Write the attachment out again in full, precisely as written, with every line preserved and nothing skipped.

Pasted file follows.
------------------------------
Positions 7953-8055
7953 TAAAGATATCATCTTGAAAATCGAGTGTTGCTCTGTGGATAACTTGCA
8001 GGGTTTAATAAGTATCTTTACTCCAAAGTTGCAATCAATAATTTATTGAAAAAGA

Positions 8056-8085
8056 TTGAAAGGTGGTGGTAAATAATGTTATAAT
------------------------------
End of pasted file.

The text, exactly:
Positions 7953-8055
7953 TAAAGATATCATCTTGAAAATCGAGTGTTGCTCTGTGGATAACTTGCA
8001 GGGTTTAATAAGTATCTTTACTCCAAAGTTGCAATCAATAATTTATTGAAAAAGA

Positions 8056-8085
8056 TTGAAAGGTGGTGGTAAATAATGTTATAAT